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Barbara Hardy: Nature Foundation SA and Landcare

Dr Barbara Hardy AO has led an exemplary public life of advocacy and science devoted to the environment. Her environmental activism has focused on communicating ideas, lobbying decision makers, raising funds and educating the community.

Nature Foundation SA


Nature Foundation SA  is a non-political, non-government organisation governed by a council of experienced conservationists, scientists, business and professional people all serving in a voluntary capacity. It promotes responsibility for protecting the environment, good environmental practices and foster community understanding of the value of our natural heritage and the importance of conservation - now and for the future. Barbara Hardy was instrumental in setting up its forerunner, the National Parks Foundation of South Australia in 1981, and 30 years later is still involved in a foundation which has raised millions of dollars of on-ground projects to benefit the environment.


In an interview held by the State Library Barbara talked about her involvement Towards the end of 1981 I was involved in setting up the National Parks Foundation of South Australia, which is a non-government body. It was begun by a group of people – Dr Mark Bonnin, Warren Bonython, David Cleland myself initially got together in Dr Bonnin’s office. He was a specialist physician, He was a very expert ornithologist, amateur ornithologist. Warren Bonython, as we all know, was a great conservationist and a walker, and David Cleland had been very involved in Scouts, but he was also, as you would guess by the name, a relation of Sir John Cleland. … we then set about trying to raise some funds. OH 250/7 page 26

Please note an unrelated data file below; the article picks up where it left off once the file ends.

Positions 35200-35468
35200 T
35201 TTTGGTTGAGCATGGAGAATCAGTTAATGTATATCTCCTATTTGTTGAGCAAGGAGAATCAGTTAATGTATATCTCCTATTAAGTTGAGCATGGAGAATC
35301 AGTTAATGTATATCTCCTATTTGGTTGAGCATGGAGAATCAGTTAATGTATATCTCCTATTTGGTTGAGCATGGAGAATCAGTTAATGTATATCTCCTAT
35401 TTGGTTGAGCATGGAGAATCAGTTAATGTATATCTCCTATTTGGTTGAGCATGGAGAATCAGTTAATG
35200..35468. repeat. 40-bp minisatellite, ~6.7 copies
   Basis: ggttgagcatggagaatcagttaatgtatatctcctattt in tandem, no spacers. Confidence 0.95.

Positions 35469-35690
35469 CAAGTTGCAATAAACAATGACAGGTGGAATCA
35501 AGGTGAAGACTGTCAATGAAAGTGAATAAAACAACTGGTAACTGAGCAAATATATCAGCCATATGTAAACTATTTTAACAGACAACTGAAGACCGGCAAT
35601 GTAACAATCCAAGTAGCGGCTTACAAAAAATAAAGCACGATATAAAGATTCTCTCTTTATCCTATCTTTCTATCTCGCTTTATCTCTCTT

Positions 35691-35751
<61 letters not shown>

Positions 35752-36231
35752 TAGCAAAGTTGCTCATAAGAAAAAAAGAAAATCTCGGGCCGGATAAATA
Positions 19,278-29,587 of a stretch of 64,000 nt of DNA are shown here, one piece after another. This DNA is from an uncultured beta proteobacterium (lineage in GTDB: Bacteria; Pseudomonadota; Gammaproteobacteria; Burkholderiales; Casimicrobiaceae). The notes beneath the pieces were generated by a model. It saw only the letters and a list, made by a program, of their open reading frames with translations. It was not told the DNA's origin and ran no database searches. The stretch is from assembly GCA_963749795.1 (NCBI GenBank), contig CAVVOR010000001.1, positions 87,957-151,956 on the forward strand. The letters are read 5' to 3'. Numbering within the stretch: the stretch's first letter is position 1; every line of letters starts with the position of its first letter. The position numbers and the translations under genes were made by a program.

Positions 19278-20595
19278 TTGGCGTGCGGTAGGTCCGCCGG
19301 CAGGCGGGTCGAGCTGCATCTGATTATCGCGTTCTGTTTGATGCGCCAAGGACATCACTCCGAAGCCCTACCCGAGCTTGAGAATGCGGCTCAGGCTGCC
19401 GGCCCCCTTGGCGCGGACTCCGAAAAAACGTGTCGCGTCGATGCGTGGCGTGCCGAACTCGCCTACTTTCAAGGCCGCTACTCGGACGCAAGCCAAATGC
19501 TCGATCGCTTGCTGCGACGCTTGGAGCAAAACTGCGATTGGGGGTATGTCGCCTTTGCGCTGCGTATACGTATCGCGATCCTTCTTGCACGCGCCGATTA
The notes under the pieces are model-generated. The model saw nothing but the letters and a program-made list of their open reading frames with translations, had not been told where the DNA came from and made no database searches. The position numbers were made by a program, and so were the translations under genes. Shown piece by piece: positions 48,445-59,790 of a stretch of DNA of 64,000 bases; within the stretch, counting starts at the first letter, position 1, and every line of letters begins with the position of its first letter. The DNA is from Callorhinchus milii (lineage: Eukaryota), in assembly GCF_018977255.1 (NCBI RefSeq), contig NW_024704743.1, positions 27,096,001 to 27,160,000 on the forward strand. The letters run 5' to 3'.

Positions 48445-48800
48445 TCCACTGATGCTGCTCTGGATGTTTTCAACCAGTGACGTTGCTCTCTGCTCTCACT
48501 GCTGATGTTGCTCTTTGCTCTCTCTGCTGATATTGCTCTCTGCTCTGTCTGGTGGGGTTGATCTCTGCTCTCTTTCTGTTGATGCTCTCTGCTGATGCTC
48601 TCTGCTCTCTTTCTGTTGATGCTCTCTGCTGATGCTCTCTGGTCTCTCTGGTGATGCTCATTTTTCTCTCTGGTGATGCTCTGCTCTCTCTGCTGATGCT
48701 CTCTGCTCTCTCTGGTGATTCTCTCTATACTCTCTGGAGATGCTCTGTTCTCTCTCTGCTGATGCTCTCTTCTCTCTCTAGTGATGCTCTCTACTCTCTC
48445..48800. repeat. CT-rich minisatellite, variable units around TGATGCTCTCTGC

Nature Foundation SA celebrates its 30th anniversary in 2011, a centrepiece of its activities being the Barbara Hardy Fund for Nature Appeal.

The Library holds Nature matters: quarterly newsletter of Nature Foundation SA Inc  and many issues feature Barbara Hardy including August 1986, Spring 2009, Autumn 2010 and Winter 2011.  


B 71610 : Wilpena Pound, 2007 photographed by Cain Doherty
You can view more information about this image here.

On one of her seven camping trips to the Flinders Ranges with her children in the 1960s, Barbara had a Eureka moment about the need to protect and conserve wonderful places like the Flinders. I can almost remember the place on the road, between Hawker and Quorn, where I thought ‘The pressures of those people on the Ranges – how are the Ranges going to stand it . . .  and how can I help?‘ Talking to Reg Sprigg at Arkaroola awakened an interest in geology and volunteering at the new Conservation Centre in 1972.   OH 250/7 page 12

The federal government invited Barbara to chair the state Landcare committee in 1989. She says I remember thinking, ‘How can I do that?’ But I was so keen to help. … I believed that natural areas on the Register of the National Estate are all underlain by soil, and unless the soil is healthy, the integrity of those registered sites is not going to remain good…So I’d been trying to push soil conservation through the Heritage Commission, but they weren’t terribly interested at the stage. They are now, but they weren’t back then. …And of course I’d studied it during the seventies when I went back to Flinders and did earth sciences.  OH 250/7 page 42